Insights 28th June 2022 Building Consultancy

This month has seen a significant change in energy assessments for non-domestic buildings, which will impact EPC ratings with the introduction of the most recent version of the Simplified Building Energy Model (SBEM) the methodology used by energy professionals to calculate energy efficiency in commercial property. 

Here, Vicky Cotton, ESG Director, explains how the new methodology appears to penalise those buildings that continue to use gas, making it harder for them to achieve better EPC ratings.

Driven by the government’s push towards meeting Net Zero targets, the updates will impact the way non-domestic properties’ energy consumption is assessed, and how EPC ratings are achieved.

Today, 30% to 40% of the electricity in the national grid is produced by renewable or low-carbon fuels. In 2020, a one-off record high of 53% of electricity within the grid came from renewable or low-carbon sources.

Now that the national electricity grid has become less reliant on fossil fuels, the carbon factor of electricity has been updated to an improvement of around 73% on the previous 2013 values.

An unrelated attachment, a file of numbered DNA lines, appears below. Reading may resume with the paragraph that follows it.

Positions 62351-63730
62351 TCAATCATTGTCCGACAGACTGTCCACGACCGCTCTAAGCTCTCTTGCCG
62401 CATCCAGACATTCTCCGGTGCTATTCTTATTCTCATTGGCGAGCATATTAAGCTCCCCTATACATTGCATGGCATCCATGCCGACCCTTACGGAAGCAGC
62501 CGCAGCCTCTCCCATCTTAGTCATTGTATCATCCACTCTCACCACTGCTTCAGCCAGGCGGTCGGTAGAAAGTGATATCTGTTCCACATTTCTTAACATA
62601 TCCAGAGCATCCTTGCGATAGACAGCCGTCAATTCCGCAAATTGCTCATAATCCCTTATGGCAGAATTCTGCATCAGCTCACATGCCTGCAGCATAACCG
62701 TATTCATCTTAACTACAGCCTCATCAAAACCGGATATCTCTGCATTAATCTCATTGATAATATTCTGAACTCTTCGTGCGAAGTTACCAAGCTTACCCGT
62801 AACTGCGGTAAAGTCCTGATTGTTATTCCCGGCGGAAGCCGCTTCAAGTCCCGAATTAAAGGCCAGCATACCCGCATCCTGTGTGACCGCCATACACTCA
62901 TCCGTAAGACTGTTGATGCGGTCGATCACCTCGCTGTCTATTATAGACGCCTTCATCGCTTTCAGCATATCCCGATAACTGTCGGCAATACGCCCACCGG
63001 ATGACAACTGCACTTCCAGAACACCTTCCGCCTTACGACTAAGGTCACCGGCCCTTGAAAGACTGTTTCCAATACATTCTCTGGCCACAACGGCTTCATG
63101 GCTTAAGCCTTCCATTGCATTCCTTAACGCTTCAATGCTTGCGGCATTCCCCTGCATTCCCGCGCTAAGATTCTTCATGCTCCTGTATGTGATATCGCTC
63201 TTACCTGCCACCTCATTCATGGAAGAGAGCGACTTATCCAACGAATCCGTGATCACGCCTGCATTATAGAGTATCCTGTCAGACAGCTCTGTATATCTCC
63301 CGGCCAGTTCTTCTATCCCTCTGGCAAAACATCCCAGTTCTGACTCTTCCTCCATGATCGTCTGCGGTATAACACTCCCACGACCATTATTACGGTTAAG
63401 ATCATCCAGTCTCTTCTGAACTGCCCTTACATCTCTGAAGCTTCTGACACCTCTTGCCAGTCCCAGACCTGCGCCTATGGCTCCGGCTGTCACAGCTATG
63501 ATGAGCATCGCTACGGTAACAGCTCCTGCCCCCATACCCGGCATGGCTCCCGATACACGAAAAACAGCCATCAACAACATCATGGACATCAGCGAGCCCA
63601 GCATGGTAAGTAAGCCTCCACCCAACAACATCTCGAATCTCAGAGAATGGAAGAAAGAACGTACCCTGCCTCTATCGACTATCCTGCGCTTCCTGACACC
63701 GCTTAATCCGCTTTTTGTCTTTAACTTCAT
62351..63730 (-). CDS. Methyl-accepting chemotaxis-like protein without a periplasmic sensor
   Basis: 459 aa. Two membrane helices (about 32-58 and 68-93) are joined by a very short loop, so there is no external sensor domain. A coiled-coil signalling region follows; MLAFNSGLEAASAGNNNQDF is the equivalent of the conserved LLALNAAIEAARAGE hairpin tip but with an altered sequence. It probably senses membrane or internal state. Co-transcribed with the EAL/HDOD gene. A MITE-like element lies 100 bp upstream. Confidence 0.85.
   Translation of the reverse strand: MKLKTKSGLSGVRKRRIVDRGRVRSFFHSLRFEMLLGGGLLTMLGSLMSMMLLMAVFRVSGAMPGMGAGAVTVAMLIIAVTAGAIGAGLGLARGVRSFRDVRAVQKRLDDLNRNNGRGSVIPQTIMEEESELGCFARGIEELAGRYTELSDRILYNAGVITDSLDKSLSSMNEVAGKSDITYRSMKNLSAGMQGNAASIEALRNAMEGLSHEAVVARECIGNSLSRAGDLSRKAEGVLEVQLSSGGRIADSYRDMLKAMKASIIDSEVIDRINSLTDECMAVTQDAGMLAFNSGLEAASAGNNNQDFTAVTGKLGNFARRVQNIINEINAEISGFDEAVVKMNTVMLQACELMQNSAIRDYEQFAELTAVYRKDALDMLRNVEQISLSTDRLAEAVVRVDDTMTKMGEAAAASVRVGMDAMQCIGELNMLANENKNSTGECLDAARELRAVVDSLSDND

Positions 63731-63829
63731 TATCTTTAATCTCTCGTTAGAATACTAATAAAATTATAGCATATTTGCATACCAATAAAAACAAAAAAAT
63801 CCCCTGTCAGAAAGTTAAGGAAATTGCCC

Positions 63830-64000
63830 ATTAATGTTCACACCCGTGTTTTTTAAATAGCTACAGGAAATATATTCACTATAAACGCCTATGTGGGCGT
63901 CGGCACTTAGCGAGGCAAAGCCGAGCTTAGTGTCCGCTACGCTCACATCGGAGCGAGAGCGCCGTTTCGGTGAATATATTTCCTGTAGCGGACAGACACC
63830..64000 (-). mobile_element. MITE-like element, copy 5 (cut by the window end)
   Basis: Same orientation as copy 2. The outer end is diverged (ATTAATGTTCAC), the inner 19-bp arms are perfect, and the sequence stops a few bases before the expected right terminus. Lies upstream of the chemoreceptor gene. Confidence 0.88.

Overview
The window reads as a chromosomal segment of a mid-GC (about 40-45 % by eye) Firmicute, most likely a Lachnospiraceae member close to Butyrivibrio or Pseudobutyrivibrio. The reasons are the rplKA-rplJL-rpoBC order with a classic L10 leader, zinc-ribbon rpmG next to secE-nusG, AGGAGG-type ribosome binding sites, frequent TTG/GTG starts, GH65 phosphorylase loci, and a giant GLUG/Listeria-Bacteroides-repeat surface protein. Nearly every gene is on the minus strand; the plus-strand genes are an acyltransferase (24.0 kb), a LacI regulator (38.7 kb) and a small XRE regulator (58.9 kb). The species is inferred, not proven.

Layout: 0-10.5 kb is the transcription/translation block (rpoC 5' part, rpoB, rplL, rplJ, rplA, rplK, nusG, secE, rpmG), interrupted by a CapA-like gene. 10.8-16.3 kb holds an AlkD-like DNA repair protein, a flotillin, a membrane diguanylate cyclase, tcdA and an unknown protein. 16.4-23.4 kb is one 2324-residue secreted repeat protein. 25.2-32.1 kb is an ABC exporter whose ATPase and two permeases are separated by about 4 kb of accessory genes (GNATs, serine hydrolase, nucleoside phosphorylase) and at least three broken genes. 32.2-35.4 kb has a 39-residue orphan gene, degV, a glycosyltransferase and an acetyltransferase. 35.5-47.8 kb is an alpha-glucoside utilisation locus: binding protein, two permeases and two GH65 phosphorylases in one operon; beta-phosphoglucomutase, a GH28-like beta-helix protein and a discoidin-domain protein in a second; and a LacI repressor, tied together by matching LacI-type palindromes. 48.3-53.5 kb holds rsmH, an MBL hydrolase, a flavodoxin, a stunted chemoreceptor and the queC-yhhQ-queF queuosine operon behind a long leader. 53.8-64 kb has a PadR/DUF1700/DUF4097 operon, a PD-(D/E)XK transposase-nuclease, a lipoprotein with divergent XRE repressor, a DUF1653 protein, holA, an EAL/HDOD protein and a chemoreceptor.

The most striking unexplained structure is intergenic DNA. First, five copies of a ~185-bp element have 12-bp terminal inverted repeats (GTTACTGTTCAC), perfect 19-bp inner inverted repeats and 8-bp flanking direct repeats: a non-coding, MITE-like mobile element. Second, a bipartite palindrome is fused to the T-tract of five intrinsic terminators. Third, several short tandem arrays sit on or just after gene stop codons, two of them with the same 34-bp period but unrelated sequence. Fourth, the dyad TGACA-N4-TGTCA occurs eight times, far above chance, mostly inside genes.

Because the EPC rating for non-domestic buildings is based on CO2 emissions, any changes to carbon intensity values will impact predicted carbon emissions and consequently a property’s EPC rating.

While the carbon factor for electricity has improved, the carbon factor for natural gas has worsened slightly, meaning those buildings still using gas are likely to receive a poorer rating compared to those without.

In 14 test projects calculated by @CarbonProfile, all nine of the grid-electric buildings received a better rating under the new version 6.1 SBEM. All five natural-gas-heated projects got worse.

Before committing to refurbishment works to achieve a better EPC rating in preparation for looming changes to Minimum Energy Efficiency Standards (MEES) regulations, which have been amended to require an EPC of ‘B’ by 2030, with an interim target to reach an EPC of ‘C’ by 2027 , it would be worth recalculating EPCs under the new SBEM methodology.